The city of Aberdeen will commit $7 million to the construction of the Gateway Center.
The large majority of the City Council approved the move on Wednesday.
Mayor Pete Schave said the financial commitment from the city is necessary for the yet-to-be-hired Gateway Center project manager to show the city is serious about the construction of the building, which will better position the city for legislative funding for the remainder of the nearly $14 million project. The $7 million figure was one he came to after discussion with local legislators, he said.
The discussion kicked off with the history of the project provided by Cary Bozeman, who has been involved with the project since 2013 when he was called in as a paid consultant under then-Mayor Bill Simpson. Within six months, “I put the contract aside and said I’ll do this for nothing. I’ve been doing this for eight years,” he said.
He and others were able to procure about $3 million in funding from the state for the project, which has been used to purchase the land, demolish the Pourhouse Tavern and the old Selmer’s Building that once stood there, develop a landscaped parking area, and produce the architectural construction drawings.
The plan for the building is a sound investment, said Bozeman, evident by the “Downtown Aberdeen Community Planning Assistance report,” drafted by a team of “25 of some of the best planners in the state” and paid for by a Washington State Department of Commerce grant.
“They all agreed that we were doing the right thing,” said Bozeman of the planners who drafted the report. “They wrote a complete analysis of our plan, and they approved it, and they thought it was a good one.”
Council member Liz Ellis asked about the source of the funds, and if it would all be coming out of city coffers at once.
“So it’s no surprise that it would be coming from the general fund. And as far as distribution, I think it’s more of a commitment that were putting this much money aside. We’re committing this money toward the project,” said Finance Director Patricia Soule.
The money comes from the armory fire $22 million insurance settlement, which was placed into the general fund.
Council member Frank Gordon was concerned about the long-term maintenance of the building.
Council member Tawni Andrews said, “I’ve been supportive of this project my entire eight years on the council. I will say that we have to commit to build the building if we’re going to attract any kind of tenants. So we can’t get anybody to commit to becoming a tenant in a building that may or may not come to fruition. But if we commit that money that we’re going to build, whether we spend it this minute or the next, then we can start to attract tenants,” which will support the maintenance of the building.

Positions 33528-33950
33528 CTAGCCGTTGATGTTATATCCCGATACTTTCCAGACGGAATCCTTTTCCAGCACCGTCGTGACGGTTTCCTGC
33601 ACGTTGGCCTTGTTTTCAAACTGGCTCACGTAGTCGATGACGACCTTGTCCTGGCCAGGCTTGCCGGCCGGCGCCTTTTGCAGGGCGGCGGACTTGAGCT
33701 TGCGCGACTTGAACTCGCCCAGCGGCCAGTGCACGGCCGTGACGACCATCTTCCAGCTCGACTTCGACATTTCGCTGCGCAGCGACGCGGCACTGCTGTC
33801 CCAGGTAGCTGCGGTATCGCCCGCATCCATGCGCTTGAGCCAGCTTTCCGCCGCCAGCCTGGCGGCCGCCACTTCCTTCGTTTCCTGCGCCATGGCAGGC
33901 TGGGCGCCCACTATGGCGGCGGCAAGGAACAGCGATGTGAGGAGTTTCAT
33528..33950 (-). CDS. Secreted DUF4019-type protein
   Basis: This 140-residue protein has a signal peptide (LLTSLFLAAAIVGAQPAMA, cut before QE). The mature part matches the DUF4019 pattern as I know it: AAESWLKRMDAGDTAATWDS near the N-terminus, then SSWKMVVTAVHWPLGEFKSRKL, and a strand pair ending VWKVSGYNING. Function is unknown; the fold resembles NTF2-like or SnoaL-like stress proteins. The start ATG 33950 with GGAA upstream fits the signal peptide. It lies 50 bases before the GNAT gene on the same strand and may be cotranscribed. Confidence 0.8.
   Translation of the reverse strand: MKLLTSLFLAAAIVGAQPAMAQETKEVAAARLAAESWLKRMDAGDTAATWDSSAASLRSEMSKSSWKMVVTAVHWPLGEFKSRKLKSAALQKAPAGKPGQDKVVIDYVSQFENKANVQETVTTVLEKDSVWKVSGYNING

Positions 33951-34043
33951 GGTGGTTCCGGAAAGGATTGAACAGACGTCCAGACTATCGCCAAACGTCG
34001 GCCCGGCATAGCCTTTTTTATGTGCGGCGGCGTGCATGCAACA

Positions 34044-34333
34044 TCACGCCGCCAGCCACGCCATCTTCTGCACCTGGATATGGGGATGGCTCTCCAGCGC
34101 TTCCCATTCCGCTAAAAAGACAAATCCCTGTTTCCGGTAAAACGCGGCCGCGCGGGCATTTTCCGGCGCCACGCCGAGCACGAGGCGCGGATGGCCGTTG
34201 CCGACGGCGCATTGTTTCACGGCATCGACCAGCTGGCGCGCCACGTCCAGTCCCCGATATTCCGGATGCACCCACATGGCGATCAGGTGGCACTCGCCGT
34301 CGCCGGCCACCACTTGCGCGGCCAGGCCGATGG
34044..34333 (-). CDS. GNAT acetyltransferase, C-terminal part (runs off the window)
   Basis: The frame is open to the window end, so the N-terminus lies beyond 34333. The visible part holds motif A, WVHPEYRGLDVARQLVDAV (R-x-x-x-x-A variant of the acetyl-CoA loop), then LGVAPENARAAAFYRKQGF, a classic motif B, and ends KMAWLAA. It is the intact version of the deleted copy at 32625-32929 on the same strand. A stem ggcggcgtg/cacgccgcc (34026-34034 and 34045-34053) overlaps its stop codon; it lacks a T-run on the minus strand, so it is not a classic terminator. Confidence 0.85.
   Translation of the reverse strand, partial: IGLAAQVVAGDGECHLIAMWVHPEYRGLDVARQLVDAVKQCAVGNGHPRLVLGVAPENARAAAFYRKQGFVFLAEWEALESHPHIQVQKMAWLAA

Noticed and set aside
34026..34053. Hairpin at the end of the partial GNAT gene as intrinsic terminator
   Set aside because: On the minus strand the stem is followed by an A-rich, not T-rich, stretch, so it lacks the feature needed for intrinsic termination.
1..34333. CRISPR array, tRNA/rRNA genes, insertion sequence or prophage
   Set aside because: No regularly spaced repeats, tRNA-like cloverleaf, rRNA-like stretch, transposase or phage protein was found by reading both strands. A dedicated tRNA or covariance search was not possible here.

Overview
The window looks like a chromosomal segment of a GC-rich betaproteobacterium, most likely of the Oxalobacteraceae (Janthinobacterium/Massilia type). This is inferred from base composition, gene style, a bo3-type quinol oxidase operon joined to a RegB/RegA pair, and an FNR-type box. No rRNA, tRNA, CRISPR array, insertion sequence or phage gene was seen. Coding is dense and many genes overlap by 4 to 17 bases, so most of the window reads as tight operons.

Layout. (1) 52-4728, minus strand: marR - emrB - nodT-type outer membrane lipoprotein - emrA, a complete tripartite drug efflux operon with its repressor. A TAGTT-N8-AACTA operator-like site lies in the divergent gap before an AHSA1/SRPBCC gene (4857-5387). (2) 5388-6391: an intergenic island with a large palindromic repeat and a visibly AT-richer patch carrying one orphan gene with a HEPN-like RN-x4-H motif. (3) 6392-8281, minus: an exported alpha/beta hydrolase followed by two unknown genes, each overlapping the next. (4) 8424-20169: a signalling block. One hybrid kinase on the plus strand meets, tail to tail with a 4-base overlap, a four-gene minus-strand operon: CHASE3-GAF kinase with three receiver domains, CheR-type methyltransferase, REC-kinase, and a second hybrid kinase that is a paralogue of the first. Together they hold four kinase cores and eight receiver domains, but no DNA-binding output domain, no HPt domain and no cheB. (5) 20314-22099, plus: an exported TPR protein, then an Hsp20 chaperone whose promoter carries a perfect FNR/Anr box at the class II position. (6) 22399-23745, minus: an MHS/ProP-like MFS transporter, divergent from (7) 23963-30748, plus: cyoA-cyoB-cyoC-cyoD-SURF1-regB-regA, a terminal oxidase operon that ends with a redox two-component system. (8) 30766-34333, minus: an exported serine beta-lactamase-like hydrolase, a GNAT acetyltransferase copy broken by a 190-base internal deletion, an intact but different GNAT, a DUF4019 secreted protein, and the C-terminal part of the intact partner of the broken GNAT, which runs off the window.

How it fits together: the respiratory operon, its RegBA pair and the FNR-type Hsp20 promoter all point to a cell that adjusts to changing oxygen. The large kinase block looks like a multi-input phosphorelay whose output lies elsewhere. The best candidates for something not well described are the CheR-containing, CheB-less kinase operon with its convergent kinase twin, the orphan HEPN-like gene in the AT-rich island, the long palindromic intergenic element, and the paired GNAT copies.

Council member Margo Shortt was worried the $7 million commitment was putting the cart before the horse. She said other major expenditures, like needed improvements to the fire department and police station, need to be part of the larger plan.
“I would just like to say that I support this project wholeheartedly,” said council member Debbi Ross. “I think it can have nothing but positive benefits for our city. And I do believe as Councilwoman Andrews mentioned that if we make a commitment as a city, I do believe that we have much better prospects for getting tenants. And I do believe that the building can be self-sustainable, and it’s a very positive move for our city in the right direction.”
Council member Tiesa Meri Meskishas “advocated and supported this project even before I got onto the council. Coming from a corporate background, corporations look for places to have their seminars and their big meetings. And if we have a facility like this, we will be a place where they can go.”
The nearest such facilities are in Ocean Shores and Elma, the latter being a “really, really tiny” venue, said Meskis. “So having a facility like this will bring corporate people in that are going to spend a lot of money, not just to rent the facility and use it, but they’re going to go all around town and spread some money around as well. So this is a very good investment, not just for our city, but also the businesses of our city.”
Finance Committee Chair Kati Kachman said, in response to Shortt’s earlier comment, “This is the first of many large requests that we’re going to be seeing in the future for projects that are considered a priority for the city.” She said the Gateway Center “does have revenue potential that’s both tangible, and intangible.”
The report adopted Wednesday puts the project on the under-development city capital facilities plan, which will put large priority projects in order for all to see and for the council to refer to when looking at appropriate expenditures for the insurance settlement money.
Council President Dee Anne Shaw said the city has done its due diligence to make sure the Gateway Center is a sound investment for the community.
“This project is textbook, undergone every feasibility study, and there’s evidence all over the state that projects like this help communities,” said Shaw.
Council member Alan Richrod listed a few similar projects that have paid dividends in other areas, including one in Chelan, and another in Astoria, Oregon. The latter had lost major industry, like Aberdeen has, “and they rolled over and died, but son of a gun, the sun came up the next day and an investment was made,” said Richrod.
“And they had the same kind of mental wrangling about investing, I believe it was $5 million at the time. But now, that economic activity that has been generated from that makes the initial investment look like pocket change.”